is treasure for dad, daughter
Buy this photo
Kim Gillman Turner,
left, and her
Gillman, own and
Trash, a company
Pair joins forces to run garbage removal
When Kim Turner was laid off from her accounting job
in 2004, the expectant mother sought a new career that would provide
stability and flexible hours. She didn't have to look far.
Turner grew up in the refuse business. Her father,
Harry Gillman, founded and sold two multi-million dollar waste removal
companies in northern Virginia and East Tennessee since 1972.
"I was 2 years old when he started his first
business," she said. "It's been as long as I can remember."
With her father's help, they started Loudon
County-based Tennessee Trash Service, specializing in residential,
commercial, construction and demolition waste removal.
"I wouldn't have been able to start it on my own,
especially about to have a child. I knew I was going to have a job and
insurance, so that was nice," Turner said.
The company started two days after Turner's daughter
Turner did all the bookkeeping and Gillman and another
employee drove their one truck picking up trash.
"It worked out good," Gillman said. "By the time we
got bigger, so did her children."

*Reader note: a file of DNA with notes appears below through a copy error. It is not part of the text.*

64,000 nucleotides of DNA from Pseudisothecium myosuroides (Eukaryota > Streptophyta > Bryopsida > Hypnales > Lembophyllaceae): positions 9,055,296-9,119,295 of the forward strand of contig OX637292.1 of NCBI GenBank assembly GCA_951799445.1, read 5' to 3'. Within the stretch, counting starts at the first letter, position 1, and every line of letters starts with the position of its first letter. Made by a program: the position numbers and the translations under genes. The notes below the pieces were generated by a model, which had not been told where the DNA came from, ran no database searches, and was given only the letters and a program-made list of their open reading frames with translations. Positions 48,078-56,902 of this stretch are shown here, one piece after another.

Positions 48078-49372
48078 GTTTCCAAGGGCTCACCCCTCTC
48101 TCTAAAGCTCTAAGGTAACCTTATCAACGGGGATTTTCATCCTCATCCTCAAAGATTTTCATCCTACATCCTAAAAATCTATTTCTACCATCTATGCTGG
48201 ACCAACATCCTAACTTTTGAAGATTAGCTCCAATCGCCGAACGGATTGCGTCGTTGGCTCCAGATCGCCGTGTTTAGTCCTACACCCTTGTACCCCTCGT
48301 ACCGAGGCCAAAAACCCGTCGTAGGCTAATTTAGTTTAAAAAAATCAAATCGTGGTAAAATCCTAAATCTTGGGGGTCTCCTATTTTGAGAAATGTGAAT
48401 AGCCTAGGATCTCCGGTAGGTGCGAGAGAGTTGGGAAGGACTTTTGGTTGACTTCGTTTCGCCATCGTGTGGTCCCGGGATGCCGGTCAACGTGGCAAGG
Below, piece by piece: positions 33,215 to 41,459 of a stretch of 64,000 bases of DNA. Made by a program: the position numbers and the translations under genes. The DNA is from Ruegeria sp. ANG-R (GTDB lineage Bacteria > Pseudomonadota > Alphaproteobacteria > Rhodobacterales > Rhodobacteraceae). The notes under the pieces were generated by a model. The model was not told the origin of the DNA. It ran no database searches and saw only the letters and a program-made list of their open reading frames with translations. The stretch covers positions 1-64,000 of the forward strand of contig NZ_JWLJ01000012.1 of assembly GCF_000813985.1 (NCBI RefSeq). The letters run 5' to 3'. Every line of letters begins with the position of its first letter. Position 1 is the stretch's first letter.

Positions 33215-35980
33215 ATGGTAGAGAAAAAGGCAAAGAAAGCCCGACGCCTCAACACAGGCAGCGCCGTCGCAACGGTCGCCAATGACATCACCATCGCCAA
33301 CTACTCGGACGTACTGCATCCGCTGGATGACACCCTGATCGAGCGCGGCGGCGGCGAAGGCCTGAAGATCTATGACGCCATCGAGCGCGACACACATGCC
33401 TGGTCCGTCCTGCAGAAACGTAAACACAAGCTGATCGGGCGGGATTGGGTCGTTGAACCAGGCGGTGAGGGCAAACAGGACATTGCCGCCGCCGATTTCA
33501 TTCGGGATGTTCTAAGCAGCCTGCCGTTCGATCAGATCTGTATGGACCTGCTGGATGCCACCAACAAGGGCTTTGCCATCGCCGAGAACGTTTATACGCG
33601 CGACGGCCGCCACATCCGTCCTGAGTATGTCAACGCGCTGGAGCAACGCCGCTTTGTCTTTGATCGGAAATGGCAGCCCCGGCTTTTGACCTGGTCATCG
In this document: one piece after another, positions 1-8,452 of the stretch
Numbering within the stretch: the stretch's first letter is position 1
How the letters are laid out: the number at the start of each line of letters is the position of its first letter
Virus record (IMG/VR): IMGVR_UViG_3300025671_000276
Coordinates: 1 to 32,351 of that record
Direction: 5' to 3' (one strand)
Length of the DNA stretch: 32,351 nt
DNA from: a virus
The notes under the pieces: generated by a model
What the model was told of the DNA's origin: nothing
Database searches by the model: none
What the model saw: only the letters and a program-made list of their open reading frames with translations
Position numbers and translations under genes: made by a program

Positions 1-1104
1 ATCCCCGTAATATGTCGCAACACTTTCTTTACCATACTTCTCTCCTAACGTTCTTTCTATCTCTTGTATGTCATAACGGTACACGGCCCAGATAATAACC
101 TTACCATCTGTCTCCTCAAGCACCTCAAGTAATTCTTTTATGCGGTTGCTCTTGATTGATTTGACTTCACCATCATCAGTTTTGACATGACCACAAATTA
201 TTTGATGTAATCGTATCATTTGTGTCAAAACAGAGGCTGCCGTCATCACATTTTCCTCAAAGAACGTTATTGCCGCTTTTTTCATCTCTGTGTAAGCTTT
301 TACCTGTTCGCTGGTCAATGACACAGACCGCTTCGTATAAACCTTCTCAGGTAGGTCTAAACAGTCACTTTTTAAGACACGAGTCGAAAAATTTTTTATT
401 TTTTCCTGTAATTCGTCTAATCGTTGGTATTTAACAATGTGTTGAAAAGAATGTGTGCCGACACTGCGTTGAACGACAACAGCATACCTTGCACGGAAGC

Now, the 40-year-old mother of four runs the
day-to-day business while Gillman, 61, focuses on residential sales and
runs a separate asbestos management company.
Tennessee Trash has grown to serve 8,300 residential
customers and 500 commercial businesses. Two years ago, the company
launched a recycling program that serves 1,200 customers.
"Business has been so busy we go in different
directions all the time," Gillman said.
The father-daughter conversations often surround
figuring out what's wrong with one of their trucks at midnight. But the
pair also makes time to go to trade shows together every year, and
Turner consults with her dad on how to plan for growth and how to
"He always says we don't need to get routes that are
too scattered," Turner said.
"I've just learned that he knows more than me in this
business," she added. "It's easy to get in a rut sometimes, but it's
nice to be able to turn to someone you trust."
Replied Gillman, "Sometimes children have to go work
for someone else to see the grass isn't always greener. I'm proud she's
doing what she's doing. We're blessed."